Software used for mechanical engineering tasks such as Finite Element Method (FEM) usually comes in large, closed, heavy and often breathtakingly expensive packages. In many cases, it does not allow you to perform workflows and calculation methods you invented yourself. In contrast, in computer science and machine learning software solutions are usually available as open-source software, free of charge and freely adaptable.
Can’t we do the same in mechanical engineering? Wouldn’t it be possible to have a community of people from academia and commercial companies collaborating to create and develop software solutions for mechanical engineering? Well, someone has to start. Why not us?
Changes in the mechanical engineering profession
When thinking of a mechanical engineer in the old days, you’ll probably picture a middle-aged man in a white coat standing at a drawing board, with a pencil and a calculation bar in his pocket. Today, this has all changed. Instead of white coats or suits and ties, hoodies and t-shirts have become the norm. And an increasing number of women are working in the field.
Drawing boards and calculation bars have completely vanished from our profession. They have been replaced by CAD (computer-aided design) and CAE (computer-aided engineering) tools. As we are engineers and not programmers, these tools have a user interface like any other non-programming software. You open the program and start your work by choosing “File→Open”.
This has the major drawback that it is almost impossible to do things that were not foreseen by the software manufacturer. One of the first things I remember from the days when I joined Bosch back in 2008 is that our department was developing advanced calculation methods, but without software development expertise, we were hardly able to make our models usable for everyday engineering tasks. It was simply impossible to integrate them into commonly used tool chains.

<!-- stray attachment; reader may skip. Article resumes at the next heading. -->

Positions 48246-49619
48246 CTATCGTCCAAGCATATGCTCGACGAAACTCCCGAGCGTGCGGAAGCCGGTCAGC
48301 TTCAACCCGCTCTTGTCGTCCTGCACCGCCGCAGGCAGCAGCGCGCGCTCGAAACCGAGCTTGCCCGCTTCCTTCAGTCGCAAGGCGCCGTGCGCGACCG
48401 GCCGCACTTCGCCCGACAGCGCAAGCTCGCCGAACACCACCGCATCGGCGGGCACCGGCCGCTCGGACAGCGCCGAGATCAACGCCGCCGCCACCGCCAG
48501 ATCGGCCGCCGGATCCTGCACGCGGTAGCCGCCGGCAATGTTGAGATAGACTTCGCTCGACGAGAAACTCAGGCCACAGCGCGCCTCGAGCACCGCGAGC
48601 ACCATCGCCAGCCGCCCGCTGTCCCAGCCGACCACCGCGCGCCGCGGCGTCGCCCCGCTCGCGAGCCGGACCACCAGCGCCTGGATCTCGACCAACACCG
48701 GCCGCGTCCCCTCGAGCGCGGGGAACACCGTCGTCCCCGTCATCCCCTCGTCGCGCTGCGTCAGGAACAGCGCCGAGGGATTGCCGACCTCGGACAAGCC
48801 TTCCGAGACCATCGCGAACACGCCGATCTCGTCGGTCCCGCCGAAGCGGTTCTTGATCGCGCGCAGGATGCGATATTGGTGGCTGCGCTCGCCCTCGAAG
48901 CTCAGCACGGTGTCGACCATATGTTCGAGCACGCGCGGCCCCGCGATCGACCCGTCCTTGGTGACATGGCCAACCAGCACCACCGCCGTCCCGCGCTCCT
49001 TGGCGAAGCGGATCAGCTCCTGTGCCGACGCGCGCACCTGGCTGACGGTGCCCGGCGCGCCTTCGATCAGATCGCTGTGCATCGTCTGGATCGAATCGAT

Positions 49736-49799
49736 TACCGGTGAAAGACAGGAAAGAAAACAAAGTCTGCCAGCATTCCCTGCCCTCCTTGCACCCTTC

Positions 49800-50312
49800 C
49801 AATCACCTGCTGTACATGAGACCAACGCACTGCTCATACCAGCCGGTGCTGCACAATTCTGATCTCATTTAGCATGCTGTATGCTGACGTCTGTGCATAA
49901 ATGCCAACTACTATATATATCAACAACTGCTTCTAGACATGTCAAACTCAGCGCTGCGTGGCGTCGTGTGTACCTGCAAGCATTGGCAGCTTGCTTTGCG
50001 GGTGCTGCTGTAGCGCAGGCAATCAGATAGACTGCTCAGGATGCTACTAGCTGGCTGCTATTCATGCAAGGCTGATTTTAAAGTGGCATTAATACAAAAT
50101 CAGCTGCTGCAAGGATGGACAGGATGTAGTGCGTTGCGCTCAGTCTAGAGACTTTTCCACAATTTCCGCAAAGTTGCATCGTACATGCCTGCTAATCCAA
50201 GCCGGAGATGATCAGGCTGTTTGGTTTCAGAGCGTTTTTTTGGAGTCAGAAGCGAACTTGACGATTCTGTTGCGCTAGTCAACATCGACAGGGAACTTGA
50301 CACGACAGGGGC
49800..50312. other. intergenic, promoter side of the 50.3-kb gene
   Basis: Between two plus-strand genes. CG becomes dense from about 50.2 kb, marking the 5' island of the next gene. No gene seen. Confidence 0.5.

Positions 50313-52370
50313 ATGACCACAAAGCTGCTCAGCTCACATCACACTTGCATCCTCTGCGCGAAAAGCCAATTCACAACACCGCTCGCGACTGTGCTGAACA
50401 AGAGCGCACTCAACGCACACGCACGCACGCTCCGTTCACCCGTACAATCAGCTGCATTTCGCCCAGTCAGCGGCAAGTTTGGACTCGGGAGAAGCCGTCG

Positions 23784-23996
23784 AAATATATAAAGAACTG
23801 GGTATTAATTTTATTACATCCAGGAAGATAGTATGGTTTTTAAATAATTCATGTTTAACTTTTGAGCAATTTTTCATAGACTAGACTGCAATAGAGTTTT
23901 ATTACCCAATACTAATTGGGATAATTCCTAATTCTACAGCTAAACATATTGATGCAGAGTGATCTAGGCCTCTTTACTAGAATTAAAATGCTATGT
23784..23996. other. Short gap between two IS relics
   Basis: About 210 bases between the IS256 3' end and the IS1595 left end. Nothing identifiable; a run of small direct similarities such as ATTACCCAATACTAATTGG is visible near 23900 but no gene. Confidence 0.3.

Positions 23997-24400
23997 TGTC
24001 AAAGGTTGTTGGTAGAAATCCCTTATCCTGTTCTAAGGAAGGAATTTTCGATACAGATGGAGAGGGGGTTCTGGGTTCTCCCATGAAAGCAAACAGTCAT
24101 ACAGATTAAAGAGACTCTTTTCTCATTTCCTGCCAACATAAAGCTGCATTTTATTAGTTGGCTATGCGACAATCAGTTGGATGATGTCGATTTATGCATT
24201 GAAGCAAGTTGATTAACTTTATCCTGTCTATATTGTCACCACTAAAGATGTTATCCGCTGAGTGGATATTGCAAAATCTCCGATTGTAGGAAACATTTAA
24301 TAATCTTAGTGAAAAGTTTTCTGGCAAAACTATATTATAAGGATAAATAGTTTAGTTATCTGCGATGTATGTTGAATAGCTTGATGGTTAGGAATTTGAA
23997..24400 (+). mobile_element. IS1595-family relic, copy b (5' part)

pyLife, an open-source basis for new calculation methods
That had to change. So we decided to learn the skills needed to turn the calculation methods we were developing into software that is actually usable. As it turned out, other colleagues at Bosch were struggling with the same difficulties. In order to avoid duplicate work, we decided to put commonly used code into a library — pyLife was born. pyLife is a python package that implements commonly used functions to estimate the service life of components, hence the name. By now, our internal open-source community has led pyLife to grow into a package with modules for lifetime prediction and material fatigue on a component level. From rain flow counting, predicting failure probabilities and damages, to assessing the lifetime span of electric motors for powertrains.
We believe in the power of open source and all the benefits that come with it, like collaboration with colleagues inside and outside of Bosch. We therefore decided to publish pyLife as an open-source project. One of the partners we found after the release is VIKTOR, a platform that empowers engineers and domain experts to create and manage web apps using just basic Python skills. VIKTOR has started the development of user-friendly apps that any mechanical engineer can use and that provide examples of what is possible with pyLife.
We would also like to see pyLife used in teaching, as these are algorithms students could actually use and try out during their education. Even more, if students are really interested, they could even go to the source code and dig further into it.